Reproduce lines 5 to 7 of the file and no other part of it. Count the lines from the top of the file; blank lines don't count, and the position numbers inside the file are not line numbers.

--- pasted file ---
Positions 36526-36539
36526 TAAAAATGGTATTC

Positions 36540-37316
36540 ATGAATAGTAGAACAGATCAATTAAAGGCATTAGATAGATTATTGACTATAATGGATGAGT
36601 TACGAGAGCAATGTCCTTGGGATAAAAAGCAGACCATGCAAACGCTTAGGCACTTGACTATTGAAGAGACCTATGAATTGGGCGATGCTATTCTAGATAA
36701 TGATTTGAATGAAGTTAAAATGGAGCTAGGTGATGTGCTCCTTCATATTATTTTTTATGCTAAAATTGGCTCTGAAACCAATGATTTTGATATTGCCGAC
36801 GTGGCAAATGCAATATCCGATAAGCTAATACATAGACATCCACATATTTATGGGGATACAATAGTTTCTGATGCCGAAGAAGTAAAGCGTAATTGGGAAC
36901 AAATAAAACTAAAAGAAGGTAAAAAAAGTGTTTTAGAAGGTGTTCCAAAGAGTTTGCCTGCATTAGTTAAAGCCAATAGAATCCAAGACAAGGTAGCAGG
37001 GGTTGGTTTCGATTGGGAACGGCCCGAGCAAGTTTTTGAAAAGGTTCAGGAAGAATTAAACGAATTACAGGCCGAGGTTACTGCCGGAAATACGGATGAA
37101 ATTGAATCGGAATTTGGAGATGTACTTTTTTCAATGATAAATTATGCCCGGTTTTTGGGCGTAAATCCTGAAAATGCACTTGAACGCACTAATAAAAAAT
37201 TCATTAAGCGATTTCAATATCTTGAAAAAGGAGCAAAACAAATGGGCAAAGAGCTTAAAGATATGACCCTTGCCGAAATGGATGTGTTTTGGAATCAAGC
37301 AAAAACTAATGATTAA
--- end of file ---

36601 TACGAGAGCAATGTCCTTGGGATAAAAAGCAGACCATGCAAACGCTTAGGCACTTGACTATTGAAGAGACCTATGAATTGGGCGATGCTATTCTAGATAA
36701 TGATTTGAATGAAGTTAAAATGGAGCTAGGTGATGTGCTCCTTCATATTATTTTTTATGCTAAAATTGGCTCTGAAACCAATGATTTTGATATTGCCGAC
36801 GTGGCAAATGCAATATCCGATAAGCTAATACATAGACATCCACATATTTATGGGGATACAATAGTTTCTGATGCCGAAGAAGTAAAGCGTAATTGGGAAC